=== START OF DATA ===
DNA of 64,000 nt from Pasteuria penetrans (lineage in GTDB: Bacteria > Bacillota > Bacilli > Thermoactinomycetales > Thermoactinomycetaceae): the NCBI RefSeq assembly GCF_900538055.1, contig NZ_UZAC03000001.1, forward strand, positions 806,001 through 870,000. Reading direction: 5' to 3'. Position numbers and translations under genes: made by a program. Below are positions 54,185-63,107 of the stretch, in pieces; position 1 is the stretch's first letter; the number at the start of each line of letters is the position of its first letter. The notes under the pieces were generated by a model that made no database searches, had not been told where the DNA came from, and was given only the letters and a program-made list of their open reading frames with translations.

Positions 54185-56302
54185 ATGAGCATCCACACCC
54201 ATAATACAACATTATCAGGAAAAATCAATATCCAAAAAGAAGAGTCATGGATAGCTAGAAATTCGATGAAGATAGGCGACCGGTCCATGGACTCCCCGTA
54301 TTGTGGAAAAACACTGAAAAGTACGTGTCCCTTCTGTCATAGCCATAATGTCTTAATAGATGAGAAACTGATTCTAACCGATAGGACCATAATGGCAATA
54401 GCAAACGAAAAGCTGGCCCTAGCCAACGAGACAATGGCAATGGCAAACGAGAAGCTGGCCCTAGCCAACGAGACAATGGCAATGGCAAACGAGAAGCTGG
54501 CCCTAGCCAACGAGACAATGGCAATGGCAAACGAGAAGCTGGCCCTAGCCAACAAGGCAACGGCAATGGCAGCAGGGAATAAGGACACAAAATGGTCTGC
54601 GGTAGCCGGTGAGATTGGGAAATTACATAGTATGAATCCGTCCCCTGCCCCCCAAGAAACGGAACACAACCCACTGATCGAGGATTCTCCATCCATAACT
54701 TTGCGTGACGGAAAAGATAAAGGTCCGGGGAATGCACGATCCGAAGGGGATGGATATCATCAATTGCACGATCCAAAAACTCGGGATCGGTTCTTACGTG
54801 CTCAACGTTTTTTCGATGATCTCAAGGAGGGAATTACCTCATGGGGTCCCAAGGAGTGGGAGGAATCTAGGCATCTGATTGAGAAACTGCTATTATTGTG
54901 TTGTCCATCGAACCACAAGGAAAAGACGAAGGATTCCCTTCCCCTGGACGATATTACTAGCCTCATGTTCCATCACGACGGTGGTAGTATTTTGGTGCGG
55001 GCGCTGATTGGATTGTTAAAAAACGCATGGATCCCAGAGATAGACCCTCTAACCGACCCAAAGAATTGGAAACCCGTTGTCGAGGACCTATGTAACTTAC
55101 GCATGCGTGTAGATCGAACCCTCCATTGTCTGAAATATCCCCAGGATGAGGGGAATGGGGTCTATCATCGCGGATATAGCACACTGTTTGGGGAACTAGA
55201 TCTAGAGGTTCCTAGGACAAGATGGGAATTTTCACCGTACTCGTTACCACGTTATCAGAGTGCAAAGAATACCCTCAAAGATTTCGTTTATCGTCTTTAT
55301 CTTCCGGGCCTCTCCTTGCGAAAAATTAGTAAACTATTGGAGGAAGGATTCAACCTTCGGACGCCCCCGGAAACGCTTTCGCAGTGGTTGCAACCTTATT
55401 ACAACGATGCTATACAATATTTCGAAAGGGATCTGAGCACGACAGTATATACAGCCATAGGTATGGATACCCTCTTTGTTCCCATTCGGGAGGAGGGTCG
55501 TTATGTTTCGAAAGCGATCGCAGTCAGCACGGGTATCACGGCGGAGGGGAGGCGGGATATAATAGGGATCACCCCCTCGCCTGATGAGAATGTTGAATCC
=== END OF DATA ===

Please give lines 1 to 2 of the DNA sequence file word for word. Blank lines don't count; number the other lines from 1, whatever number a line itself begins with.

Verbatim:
DNA of 64,000 nt from Pasteuria penetrans (lineage in GTDB: Bacteria > Bacillota > Bacilli > Thermoactinomycetales > Thermoactinomycetaceae): the NCBI RefSeq assembly GCF_900538055.1, contig NZ_UZAC03000001.1, forward strand, positions 806,001 through 870,000. Reading direction: 5' to 3'. Position numbers and translations under genes: made by a program. Below are positions 54,185-63,107 of the stretch, in pieces; position 1 is the stretch's first letter; the number at the start of each line of letters is the position of its first letter. The notes under the pieces were generated by a model that made no database searches, had not been told where the DNA came from, and was given only the letters and a program-made list of their open reading frames with translations.

Positions 54185-56302